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Non-physics major's classes for physicist

  1. Feb 18, 2015 #1
    Hello,

    Given essentially unlimited time and financial support, what do you think would be the best courses an aspiring physicist should take undergrad to be best prepared(Other than the normal CM,EM,QM,etc.)to become a researcher in experimental physics?

    I've been working on a chemistry major for a couple of years(I've completed ochem 2 and am in analytical chem.) and it's essentially too late to abandon it(I transferred to a different school, meaning I can't minor in chem.) but I'm planning on double majoring in physics and chem and am looking for additional things to learn.

    I know math and computer science are super important, and I feel a little weak on both of those with what I'm going to be taking. With 1 additional year, I can obtain a major in applied mathematics, which would allow me to take 15 additional credits of computer science and 15 additional credits of maths.

    Do you think that would be time well spent, or would that be better spent in graduate school? Would that shorten the number of classes/things I'd have to learn in grad school(Assuming going for a Ph.D in physics.)?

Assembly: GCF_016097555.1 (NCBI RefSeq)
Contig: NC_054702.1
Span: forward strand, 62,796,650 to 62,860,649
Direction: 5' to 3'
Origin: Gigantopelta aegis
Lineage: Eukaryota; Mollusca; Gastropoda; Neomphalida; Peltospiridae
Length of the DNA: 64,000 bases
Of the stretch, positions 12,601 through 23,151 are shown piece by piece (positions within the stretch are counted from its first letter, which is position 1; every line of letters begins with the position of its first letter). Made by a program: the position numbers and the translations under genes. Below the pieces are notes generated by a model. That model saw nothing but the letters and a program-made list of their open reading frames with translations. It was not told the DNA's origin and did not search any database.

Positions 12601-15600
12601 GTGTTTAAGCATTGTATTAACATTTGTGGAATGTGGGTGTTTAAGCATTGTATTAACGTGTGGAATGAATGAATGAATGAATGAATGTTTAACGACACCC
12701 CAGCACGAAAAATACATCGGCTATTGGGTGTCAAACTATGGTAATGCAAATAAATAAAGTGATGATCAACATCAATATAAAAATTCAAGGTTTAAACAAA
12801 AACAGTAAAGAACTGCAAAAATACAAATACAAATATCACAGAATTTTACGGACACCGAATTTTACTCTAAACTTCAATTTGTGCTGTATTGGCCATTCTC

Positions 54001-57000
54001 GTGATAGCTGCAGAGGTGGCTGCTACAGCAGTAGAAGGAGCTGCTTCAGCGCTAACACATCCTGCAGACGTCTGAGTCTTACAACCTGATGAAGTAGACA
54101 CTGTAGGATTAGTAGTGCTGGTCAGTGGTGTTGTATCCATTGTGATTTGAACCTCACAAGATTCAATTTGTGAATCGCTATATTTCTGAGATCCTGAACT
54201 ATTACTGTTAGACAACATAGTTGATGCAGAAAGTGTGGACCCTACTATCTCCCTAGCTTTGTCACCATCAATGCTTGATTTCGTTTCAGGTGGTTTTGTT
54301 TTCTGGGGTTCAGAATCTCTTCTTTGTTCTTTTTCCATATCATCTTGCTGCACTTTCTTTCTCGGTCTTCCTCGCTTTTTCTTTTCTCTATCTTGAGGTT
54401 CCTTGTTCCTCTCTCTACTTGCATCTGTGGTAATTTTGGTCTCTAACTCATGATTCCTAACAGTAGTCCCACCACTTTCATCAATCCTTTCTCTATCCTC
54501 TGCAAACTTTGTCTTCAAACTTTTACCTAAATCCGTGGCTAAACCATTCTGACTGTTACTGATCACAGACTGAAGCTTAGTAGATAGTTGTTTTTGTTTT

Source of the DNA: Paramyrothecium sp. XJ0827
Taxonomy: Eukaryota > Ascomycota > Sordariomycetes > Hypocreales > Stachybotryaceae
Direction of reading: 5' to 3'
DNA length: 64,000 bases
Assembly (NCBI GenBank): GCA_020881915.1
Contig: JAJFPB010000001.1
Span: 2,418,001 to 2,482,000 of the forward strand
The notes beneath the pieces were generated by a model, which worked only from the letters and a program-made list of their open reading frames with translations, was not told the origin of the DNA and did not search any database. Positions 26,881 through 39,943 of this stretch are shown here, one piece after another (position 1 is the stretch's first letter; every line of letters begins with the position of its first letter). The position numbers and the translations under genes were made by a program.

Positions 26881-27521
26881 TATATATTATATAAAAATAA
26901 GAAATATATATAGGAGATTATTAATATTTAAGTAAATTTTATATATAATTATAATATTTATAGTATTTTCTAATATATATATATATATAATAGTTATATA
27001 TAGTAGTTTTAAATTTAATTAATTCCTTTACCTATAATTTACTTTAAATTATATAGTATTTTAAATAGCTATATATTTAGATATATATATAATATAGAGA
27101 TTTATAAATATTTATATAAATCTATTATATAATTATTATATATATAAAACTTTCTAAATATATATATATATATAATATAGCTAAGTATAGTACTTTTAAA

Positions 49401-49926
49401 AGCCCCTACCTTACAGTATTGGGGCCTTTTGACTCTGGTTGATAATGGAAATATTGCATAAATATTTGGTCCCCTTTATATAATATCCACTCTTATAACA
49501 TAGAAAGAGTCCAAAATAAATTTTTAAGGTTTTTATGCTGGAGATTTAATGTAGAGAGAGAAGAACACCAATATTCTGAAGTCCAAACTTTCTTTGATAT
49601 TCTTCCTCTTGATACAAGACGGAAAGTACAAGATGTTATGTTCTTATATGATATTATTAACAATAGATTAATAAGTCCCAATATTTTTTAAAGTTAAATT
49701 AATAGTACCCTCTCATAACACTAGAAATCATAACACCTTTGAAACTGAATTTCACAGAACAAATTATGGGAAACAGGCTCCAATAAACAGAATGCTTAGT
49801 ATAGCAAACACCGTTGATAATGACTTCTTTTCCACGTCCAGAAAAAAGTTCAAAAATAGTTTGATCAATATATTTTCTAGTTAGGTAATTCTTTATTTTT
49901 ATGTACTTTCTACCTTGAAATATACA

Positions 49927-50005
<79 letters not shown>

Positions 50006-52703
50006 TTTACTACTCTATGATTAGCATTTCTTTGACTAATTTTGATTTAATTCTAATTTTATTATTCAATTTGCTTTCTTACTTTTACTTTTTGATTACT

The math classes above diffy q and linear algebra are below.

    Advanced Calculus,
    Numerical Analysis,
    Senior Thesis
    2 of the following:
    Partial Differential Equations,
    Ordinary Differential Equations
    Discreet Dynamical Systems
     
  2. jcsd
  3. Feb 21, 2015 #2

    Astronuc

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    Staff Emeritus
    Science Advisor

    Well, after Ordinary Differential Equations, one would take courses in Partial Differential Equations and Multivariable Calculus, and probably Linear Analysis and Numerical Analysis. Also, for an experimentalist, a course in statistical analysis would be appropriate - and multivariable calculus would be a precursor.
     
  4. Feb 23, 2015 #3
    Why do you want to spend a whole extra year in undergrad? Get your Physics Major and get out into a PhD programme. IMO having spent so long to get your undergrad will more than cancel out any benefits you will get from having a more well rounded approach. By all means, take as much math and cs as you can, they'll only help, but not at the expense of a Physics curriculum. There are plenty of successful physicists who haven;t acquired all of these extra degrees.
     
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